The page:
Have a good evening, let’s start with today’s best stories:
Liberal Leader Justin Trudeau calls the COVID-19 situation in Alberta “heartbreaking” and says Ottawa will send ventilators to the province. Meanwhile, Conservative Leader Erin O’Toole wouldn’t say if he still supports Prime Minister Jason Kenney’s response to the pandemic.
The federal campaign has been disrupted by Kenney’s decision this week to declare a state of public health emergency and introduce a vaccine passport system in the province. Trudeau on Thursday criticized O’Toole’s previous support for the premier of Alberta. In turn, Mr. O’Toole sued Mr. Trudeau for calling an election amid a pandemic, and said the $ 600 million spent on the campaign could have been sent to the provinces to fight the Delta variant. highly contagious instead. .
âThe fans are on. Anything more we can do, be it sending more health professionals like we did to Ontario a few months ago when they were overwhelmed. We’re going to make sure Albertans get the support of everyone in this country in the way they need to get through this time. “
Alberta Health Services said on Wednesday the agency will ask other provinces if they can take care of patients in Alberta’s intensive care units, as well as if they can send frontline staff.
- Federal campaigns must do everything to get supporters to the polls
- Saskatchewan to Require Proof of COVID-19 Vaccination to Try to Increase Adoption
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Chinese PLA general collaborates with licensed scientist at Canada’s top infectious disease lab
A high-ranking People’s Liberation Army officer collaborated on Ebola research with one of the scientists who was later fired from the Canadian High Security Infectious Disease Laboratory in Winnipeg.
Research by Major-General Chen Wei and former Canadian government laboratory scientist Xiangguo Qiu indicates that cooperation between the Chinese military and scientists at the National Microbiology Laboratory has gone much further than previously thought. previously. major-general. Chen Wei was recently praised by President Xi Jinping for developing a Chinese vaccine against COVID-19,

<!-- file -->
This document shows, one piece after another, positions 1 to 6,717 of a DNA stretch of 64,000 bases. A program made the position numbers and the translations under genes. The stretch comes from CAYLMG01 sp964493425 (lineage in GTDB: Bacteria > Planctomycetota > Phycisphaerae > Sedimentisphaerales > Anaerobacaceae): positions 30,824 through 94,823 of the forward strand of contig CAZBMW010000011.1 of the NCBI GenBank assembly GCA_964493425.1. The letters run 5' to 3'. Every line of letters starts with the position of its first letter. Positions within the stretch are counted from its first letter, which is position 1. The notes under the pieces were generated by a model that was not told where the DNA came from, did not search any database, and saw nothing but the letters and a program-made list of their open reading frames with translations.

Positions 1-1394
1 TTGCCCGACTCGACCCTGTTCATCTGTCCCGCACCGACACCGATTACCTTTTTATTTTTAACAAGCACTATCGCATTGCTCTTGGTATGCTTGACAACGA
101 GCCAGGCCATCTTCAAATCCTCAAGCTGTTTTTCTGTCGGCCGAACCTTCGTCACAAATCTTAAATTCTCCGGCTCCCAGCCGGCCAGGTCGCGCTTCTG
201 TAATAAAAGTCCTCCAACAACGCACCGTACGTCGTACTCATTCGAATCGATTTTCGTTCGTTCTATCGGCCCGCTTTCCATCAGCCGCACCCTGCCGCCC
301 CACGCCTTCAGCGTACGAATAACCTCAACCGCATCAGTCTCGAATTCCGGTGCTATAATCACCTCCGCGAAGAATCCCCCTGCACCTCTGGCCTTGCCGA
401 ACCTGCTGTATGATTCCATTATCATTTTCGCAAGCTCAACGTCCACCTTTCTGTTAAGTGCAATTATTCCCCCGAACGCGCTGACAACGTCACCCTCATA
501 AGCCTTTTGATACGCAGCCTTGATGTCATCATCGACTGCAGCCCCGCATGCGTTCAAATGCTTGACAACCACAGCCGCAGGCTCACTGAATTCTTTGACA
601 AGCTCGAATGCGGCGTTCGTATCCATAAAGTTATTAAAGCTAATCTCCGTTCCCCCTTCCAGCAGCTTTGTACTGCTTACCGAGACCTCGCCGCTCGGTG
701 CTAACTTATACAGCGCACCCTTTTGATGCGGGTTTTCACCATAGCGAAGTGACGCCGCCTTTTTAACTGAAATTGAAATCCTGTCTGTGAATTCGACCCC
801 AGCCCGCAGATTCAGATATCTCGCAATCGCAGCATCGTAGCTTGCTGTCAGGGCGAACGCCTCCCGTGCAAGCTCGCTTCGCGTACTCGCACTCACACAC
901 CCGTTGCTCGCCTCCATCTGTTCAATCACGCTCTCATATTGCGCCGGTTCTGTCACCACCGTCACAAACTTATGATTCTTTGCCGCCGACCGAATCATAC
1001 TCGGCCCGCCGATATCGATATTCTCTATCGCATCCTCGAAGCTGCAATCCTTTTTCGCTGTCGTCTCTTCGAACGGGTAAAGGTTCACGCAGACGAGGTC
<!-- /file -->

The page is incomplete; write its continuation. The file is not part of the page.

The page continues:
major-general. Chen Wei and Dr Qiu, who until recently headed the vaccine and antiviral therapy development section at the Winnipeg lab, collaborated on two scientific papers on Ebola, in 2016 and 2020. These papers did not identify the major-general. Chen as a high-ranking officer in the military wing of the ruling Chinese Communist Party. Instead, she is identified as Wei Chen, who holds a PhD and works at the Beijing Biotechnology Institute.
Common? SpikeVax? Health Canada Authorizes Rebranding for Approved COVID-19 Vaccines
Health Canada has approved new names for the Pfizer, Moderna and Oxford-AstraZeneca vaccines. The Pfizer-BioNTech vaccine will now carry the brand name Comirnaty, which the company says represents a combination of the terms COVID-19, mRNA, community and immunity. The Moderna vaccine will go through SpikeVax and the AstraZeneca vaccine will be called Vaxzevria.
Manufacturers said the changes followed full approval of the vaccines by Health Canada on Thursday. During the interim order, which expired Thursday, the vaccines did not carry their brand names.
- NHL says it expects 98% of players to be fully vaccinated before the start of the season
- France suspends around 3,000 health workers for failing to comply with COVID-19 vaccine mandate
ALSO ON OUR RADAR
Ontario is requiring universities and colleges to update their policies on sexual assault: The province says policies need to better support students who file complaints. The guidelines were released amid calls from University of Western Ontario students to tackle the threat of sexual violence on campus after allegations that young women were drugged and sexually assaulted in residence last week.
The world risks missing its climate targets despite the pandemic pause in emissions, according to the UN: The economic slowdown linked to the virus caused only a temporary drop in CO2 emissions last year and that was not enough to reverse the rising levels of greenhouse gases in the atmosphere, said the ‘World Meteorological Organization, adding that there is a growing likelihood that the world will miss its Paris The deal aims to reduce global warming to 1.5C above pre-industrial levels.